We at BitAML and others explained on several occasions, including in testimony before the Committee, that the arbitrary threshold would do little to prevent scams and could lead to a host of unintended consequences. Scammers would likely adapt by simply instructing their victims to transact below the cap, and send them to multiple kiosks maintained by different operators.
What’s more, a $1,000 cap will result in less information getting into the hands of law enforcement, as the SAR filing threshold is $2,000. (Essentially, this means a scam victim would unnecessarily have to be revictimized before a SAR is filed with law enforcement.)
Further, customer taxpayer identification numbers would not be collected, as the threshold is $3,000, denying law enforcement (and tax authorities, we might add) valuable investigatory information. Existing KYC thresholds such as this are a mix of hard-and-fast rules from the federal government and compliance best practices that have been in place and reinforced through Title 31 IRS examinations for decades.
Regarding the fee cap, the author stated that if a customer could buy crypto online for 0-2% then they should be able to do so at a kiosk. This, despite on numerous occasions being presented with the costs associated with operating a kiosk and facilitating transaction services.
On a positive note, the initial bill capped the fee at 2%, while the end result was a 15% cap. This is a significant victory for kiosk operators, as many expressed business feasibility concerns for a cap under 15%.
Irrespective of the transaction fee assessed, operators must disclose the crypto exchange used to calculate the spread on the transaction receipt. This is a welcome provision, ensuring that consumers are aware of the exact cost of their transaction.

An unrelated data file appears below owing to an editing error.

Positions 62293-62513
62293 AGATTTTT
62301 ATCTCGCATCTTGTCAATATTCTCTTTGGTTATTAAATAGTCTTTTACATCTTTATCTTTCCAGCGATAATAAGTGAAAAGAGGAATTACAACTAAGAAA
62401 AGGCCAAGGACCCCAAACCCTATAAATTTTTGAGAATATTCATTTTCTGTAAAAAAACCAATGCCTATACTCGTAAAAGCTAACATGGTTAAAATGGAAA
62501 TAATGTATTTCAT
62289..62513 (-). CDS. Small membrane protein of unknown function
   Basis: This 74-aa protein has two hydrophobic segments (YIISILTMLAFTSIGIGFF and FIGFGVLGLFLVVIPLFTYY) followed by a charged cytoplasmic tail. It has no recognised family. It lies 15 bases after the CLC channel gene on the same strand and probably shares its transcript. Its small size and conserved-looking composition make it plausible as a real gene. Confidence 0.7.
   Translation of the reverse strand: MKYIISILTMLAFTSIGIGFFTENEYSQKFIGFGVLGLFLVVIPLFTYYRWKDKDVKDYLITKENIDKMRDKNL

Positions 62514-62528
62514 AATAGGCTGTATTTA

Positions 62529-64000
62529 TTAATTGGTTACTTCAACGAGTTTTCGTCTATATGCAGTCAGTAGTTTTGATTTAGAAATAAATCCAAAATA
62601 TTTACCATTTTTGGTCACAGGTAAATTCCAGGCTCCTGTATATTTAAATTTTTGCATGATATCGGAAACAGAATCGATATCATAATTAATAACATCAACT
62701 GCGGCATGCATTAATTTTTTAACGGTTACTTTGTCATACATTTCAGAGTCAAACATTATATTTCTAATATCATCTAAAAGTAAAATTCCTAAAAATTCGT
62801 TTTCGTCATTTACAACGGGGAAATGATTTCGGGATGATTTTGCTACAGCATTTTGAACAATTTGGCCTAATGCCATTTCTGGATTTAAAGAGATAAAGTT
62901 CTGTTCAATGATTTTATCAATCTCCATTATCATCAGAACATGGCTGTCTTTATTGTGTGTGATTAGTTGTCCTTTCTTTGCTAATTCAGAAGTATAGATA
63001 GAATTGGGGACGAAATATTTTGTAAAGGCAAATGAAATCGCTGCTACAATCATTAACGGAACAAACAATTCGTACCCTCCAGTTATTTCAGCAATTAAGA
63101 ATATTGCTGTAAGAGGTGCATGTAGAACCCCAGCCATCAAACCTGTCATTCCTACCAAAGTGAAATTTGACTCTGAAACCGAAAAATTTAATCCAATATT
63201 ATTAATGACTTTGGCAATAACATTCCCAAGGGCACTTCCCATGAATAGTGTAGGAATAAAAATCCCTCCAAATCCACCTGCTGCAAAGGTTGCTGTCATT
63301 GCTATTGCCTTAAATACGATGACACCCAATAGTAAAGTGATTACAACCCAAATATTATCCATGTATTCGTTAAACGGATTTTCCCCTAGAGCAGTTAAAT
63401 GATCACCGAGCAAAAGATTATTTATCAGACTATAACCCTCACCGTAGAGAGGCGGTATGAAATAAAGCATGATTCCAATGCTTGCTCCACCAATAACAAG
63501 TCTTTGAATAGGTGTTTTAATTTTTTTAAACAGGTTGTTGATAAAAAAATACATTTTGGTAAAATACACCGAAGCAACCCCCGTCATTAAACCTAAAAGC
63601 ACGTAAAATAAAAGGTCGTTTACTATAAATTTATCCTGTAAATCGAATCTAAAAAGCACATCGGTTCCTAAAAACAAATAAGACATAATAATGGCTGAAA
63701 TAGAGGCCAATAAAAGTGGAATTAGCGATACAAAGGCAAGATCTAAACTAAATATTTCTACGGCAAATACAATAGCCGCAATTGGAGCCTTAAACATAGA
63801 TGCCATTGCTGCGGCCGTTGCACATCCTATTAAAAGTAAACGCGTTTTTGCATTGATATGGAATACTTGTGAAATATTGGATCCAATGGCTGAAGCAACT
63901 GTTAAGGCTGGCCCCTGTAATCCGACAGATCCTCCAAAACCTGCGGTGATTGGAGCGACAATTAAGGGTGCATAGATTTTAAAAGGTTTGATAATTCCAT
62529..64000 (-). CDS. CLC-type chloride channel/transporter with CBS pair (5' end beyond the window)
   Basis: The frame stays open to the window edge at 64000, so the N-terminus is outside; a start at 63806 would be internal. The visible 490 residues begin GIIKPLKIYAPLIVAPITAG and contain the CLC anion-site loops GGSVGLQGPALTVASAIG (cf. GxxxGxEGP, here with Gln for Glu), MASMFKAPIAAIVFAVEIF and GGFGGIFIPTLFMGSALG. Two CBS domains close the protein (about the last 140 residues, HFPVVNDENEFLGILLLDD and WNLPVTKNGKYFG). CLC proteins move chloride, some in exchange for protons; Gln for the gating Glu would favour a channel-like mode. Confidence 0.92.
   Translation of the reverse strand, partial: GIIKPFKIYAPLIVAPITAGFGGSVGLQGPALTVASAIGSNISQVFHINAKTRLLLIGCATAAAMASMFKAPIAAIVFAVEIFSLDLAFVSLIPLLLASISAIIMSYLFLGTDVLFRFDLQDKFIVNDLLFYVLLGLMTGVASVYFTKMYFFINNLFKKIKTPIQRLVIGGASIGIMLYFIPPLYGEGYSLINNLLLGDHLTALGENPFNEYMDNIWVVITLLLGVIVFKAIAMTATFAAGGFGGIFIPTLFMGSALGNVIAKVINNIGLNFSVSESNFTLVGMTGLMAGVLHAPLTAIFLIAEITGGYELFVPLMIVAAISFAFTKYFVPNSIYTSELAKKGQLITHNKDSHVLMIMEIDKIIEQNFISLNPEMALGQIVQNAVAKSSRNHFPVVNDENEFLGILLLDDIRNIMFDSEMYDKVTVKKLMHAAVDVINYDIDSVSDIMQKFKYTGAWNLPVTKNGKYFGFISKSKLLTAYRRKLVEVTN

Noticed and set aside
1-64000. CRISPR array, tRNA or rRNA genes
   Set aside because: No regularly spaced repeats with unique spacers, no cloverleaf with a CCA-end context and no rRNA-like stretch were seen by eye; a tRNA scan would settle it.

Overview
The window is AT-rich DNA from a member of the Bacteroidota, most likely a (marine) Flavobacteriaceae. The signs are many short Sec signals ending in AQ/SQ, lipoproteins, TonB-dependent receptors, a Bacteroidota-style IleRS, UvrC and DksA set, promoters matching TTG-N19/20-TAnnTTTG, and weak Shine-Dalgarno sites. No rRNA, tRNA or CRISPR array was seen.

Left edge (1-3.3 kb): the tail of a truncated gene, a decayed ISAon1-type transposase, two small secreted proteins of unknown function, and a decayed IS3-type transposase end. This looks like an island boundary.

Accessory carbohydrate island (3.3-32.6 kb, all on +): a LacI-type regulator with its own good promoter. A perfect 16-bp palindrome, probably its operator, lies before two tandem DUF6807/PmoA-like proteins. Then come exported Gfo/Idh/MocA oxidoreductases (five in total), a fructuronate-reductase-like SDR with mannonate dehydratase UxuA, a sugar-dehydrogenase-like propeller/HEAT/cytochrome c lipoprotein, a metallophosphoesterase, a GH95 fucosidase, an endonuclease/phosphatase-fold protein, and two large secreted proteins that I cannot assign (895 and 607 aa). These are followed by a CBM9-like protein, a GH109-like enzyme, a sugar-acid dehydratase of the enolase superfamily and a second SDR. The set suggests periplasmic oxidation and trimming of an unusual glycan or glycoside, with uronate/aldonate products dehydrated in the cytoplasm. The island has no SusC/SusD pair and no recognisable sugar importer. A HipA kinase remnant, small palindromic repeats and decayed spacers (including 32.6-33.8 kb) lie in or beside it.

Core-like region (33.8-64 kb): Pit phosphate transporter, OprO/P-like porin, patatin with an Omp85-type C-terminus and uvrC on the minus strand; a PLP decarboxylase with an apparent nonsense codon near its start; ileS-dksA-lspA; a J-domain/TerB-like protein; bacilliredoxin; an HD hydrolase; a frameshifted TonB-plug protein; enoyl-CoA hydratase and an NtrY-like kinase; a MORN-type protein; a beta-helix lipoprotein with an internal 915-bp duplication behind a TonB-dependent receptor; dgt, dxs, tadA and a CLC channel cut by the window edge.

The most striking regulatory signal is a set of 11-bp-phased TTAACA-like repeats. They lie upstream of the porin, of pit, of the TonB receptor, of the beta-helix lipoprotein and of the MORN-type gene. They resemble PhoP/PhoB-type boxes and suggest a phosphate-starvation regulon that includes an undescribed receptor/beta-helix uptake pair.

It is our hope that this provision might help curb “hidden fees” in the form of an egregious premium applied to the price of the purchased bitcoin or other crypto asset. For example, a kiosk operator might advertise and apply a 10% fee to the transaction amount, but then also quote a price of the crypto asset e.g., BTC at a substantial premium such that the effective fee is actually closer to 25%. This is disingenuous, and costly to the customer who believes they are only paying 10% for their purchase of the crypto.
As compliance professionals well know, federally, the Consumer Financial Protection Bureau (CFPB) is actively investigating “hidden” fees and, where necessary, engaging in enforcement actions. We expect that this will continue to be a regulatory point of emphasis both at the federal-and state-level, especially in California.
Separately, one of the more contentious provisions in a previous iteration of the bill which read “…kiosk operators must provide an option for customers to exchange any amount of crypto for fiat…” was thankfully struck. Initially, the bill’s author took the view that because the majority of kiosks are one-way machines it somehow ‘trapped’ the consumer into holding crypto.
We successfully explained that because one-way (i.e., customer’s buying crypto in exchange for cash) generally constitutes well north of 95% of transactions, operators are purchasing fewer and fewer of these more expensive two-way machines, recognizing the absence of marketplace demand. As well, we pointed out the many user-friendly options consumers have for divesting of cryptocurrency through various registered and regulated exchangers.
Finally, requiring the operator to disclose their bitcoin ATM locations to the DFPI, and provide any update to the regulatory agency within 30 days of changing or adding locations, aligns with existing regulatory best practices and advance change notification expectations. Regulators should have the most up-to-date information as it pertains to those they regulate. The bill also mandates that the DFPI publish this list on its website. Again, transparency and timely information for regulators and consumers is a win-win.
From the outset, with a few exceptions, bitcoin ATM operators have acknowledged and accepted state licensing for their business. (By the way, they’re covered in AB-39.) The real issue is with the feasibility of remaining in business based on the application of the arbitrary fee cap and transaction cap.